Enclosure 1A shows signal from No. 501 Squadron reporting the loss of Hawker Hurricane P3084. and the pilot, P/O D. A. Hewitt, as killed on 12th July, 1940.
It appears that P/O Hewitt, in company with others, was ordered to intercept an enemy raider. In the course of this operation the Hurricane hit the water at great speed and broke up. The body of the pilot was later seen floating on the surface of the water, but was not recovered. (enclos. 13A).
In view of the fact that the original signal reported P/O Hewitt as “killed”, presumption action was not taken. It is now apparent, however, that as the body of this officer was not recovered, his death must be officially presumed.
It is submitted, therefore, that in view of the evidence shown 13A and of lapse of time, the death of P/O Hewitt be presumed, for official purposes, to have occurred on 12th July, 1940.
I am directed to refer to your letter dated 2nd January, 1941, and to inform you that as the metal box containing the cake was so well packed, and appeared to be airtight, it has been forwarded to Pilot Officer Endean as requested.
With reference to your letter dated 2nd October, 1940, received at the Central Depository, Colnbrook and briefly acknowledged in Air Ministry letter dated 28th November, 1940, I am to inform you that letters were addressed to “The Occupier”, Underwood, Catlands Avenue, Weybridge, Surrey, by the Officer Commanding, Central Depository on 23rd October and again 5th December last. As no replies were received a registered letter vas sent and this was delivered, and signed for by “H. Creasey”, but no reply has been received by Colnbr00k.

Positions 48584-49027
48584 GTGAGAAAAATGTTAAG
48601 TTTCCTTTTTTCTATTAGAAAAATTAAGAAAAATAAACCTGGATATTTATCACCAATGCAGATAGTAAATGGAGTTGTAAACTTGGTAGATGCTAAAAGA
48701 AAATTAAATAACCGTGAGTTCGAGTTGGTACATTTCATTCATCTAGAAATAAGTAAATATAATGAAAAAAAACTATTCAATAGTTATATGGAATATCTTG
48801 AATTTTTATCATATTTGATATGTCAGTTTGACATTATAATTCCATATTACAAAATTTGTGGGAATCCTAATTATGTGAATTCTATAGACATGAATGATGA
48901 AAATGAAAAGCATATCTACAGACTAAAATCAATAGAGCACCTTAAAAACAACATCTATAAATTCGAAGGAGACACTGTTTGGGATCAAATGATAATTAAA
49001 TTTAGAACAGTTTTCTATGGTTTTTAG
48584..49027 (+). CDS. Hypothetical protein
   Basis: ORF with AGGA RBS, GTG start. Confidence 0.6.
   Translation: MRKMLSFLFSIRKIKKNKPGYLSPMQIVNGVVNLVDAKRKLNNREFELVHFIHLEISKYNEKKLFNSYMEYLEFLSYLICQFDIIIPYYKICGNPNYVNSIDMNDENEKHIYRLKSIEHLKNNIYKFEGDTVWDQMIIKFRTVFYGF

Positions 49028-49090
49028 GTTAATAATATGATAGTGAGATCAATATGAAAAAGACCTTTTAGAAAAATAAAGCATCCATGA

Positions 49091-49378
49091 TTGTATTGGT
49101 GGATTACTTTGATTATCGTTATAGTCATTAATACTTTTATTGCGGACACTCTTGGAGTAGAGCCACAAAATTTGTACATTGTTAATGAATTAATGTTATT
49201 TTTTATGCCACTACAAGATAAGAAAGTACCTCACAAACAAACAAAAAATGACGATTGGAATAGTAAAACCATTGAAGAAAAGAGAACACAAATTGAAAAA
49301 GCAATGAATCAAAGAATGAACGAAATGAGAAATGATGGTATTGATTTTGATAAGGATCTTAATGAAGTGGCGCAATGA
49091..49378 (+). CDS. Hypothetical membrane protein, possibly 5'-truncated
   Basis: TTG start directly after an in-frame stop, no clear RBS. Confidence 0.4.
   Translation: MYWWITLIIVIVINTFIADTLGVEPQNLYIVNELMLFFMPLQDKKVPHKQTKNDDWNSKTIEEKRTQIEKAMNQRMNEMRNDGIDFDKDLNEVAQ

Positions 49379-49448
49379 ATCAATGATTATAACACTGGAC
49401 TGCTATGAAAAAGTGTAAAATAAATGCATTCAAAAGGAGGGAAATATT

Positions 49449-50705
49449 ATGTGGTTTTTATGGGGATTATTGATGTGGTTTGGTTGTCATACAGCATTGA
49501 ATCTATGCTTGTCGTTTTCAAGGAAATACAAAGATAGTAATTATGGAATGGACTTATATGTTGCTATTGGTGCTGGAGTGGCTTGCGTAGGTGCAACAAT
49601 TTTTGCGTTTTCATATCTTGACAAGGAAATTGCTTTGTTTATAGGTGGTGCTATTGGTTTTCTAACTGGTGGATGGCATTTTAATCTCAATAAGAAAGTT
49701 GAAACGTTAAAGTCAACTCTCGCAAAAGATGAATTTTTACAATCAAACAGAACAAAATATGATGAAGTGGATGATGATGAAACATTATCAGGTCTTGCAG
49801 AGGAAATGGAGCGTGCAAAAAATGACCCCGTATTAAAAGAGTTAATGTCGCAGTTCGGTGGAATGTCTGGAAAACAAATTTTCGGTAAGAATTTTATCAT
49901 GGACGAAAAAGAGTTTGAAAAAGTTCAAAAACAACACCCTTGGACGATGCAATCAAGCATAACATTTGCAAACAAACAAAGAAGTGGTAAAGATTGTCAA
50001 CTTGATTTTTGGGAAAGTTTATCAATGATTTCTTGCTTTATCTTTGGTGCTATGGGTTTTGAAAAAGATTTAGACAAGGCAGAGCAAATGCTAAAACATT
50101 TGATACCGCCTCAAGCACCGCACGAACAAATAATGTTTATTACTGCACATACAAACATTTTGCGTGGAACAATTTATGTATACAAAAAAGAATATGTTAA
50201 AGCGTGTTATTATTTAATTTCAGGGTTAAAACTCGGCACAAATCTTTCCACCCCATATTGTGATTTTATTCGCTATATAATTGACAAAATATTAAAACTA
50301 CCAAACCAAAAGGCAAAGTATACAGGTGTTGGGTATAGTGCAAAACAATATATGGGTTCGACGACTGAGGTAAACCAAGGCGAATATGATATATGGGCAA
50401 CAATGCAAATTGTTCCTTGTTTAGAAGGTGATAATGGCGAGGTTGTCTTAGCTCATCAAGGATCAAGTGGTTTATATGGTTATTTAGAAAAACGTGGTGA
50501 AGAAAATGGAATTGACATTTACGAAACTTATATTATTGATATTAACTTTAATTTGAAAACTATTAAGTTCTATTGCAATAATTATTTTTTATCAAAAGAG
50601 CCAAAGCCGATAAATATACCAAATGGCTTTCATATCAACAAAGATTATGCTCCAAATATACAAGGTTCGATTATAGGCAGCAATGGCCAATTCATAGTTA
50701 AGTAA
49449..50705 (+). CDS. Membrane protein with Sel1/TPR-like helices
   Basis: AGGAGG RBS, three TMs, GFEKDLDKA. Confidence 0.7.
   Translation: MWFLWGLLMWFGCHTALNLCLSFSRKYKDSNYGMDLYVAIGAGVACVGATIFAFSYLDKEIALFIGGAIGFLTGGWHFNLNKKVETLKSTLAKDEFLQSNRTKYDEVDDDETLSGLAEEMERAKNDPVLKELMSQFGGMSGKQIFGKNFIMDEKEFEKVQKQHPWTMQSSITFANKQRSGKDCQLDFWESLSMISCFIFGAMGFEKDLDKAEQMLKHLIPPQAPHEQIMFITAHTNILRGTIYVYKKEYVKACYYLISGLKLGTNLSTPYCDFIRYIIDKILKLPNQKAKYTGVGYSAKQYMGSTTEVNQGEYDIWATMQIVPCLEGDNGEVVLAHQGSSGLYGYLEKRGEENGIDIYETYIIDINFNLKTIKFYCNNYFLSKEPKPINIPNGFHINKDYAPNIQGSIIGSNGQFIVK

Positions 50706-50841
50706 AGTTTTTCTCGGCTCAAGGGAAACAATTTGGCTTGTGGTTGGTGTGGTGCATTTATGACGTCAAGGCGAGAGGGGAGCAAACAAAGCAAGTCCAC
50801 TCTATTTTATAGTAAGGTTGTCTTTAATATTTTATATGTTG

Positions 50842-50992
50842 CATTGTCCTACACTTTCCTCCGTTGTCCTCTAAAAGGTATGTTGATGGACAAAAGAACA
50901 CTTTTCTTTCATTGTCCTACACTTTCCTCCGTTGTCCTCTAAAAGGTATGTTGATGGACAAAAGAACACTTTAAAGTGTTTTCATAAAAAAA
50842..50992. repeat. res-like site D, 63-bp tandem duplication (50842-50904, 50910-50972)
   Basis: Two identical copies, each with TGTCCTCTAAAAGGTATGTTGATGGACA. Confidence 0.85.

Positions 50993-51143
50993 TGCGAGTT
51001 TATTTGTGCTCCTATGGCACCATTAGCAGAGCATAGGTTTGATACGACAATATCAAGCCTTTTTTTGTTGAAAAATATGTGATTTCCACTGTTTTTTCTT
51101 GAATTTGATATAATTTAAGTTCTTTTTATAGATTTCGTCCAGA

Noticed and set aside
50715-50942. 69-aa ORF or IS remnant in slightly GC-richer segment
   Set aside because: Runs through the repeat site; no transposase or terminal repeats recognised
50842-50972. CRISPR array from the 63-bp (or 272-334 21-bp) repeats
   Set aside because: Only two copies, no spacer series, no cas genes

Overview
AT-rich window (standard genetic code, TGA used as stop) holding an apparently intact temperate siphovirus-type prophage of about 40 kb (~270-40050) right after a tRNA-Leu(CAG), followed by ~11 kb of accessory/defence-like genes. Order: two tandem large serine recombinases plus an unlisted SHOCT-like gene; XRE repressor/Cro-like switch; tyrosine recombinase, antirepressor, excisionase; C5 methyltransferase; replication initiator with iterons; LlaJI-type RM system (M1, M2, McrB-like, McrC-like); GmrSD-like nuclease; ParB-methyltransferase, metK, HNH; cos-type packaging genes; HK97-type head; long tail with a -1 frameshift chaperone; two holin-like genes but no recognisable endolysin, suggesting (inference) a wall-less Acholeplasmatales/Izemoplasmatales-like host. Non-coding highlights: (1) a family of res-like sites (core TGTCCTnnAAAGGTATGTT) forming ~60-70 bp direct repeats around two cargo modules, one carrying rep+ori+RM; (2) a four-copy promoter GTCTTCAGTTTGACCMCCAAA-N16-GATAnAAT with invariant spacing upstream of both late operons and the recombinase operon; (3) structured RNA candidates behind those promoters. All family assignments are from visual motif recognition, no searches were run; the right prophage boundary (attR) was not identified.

A further letter is being sent by registered post asking for full particulars of any effects left there by your son and on receipt of a reply a further letter will be addressed to you.
Pilot Officer D.A. Hewitt.
Pilot Officer H.W. Endean, Royal Air Force Station, Henlow, Beds.
I am to inform you that a tin, containing a cake, was received in this section in November last, and was addressed to the above named deceased officer.
As we were corresponding with the next of kin – Dr. S.R.D. Hewitt – about his son’s kit and effects his instructions were sought as to the disposal of the cake.
A reply has now been received from Canada in which he asks that – provided it is edible – it be forwarded to you. The cake is securely packed in a tin or metal box and is being forwarded to you under separate cover without having been opened or examined.
I am directed to inform you that information has been furnished by the next of kin that the above-named officer was living at your address prior to the outbreak of war and that certain items of his personal property were left there when he was posted away to another unit.
I am, therefore, to request that you will inform the Air Ministry whether any of this officer’s personal effects are still at your address. if so that you will be good enough to have them forwarded to “The Officer in-Charge, Central Depository, Royal Air Force, Colnbrook, Slough, Bucks” in order that they may be added to other effects: arrangements will then be made for their return to the next-of-kin.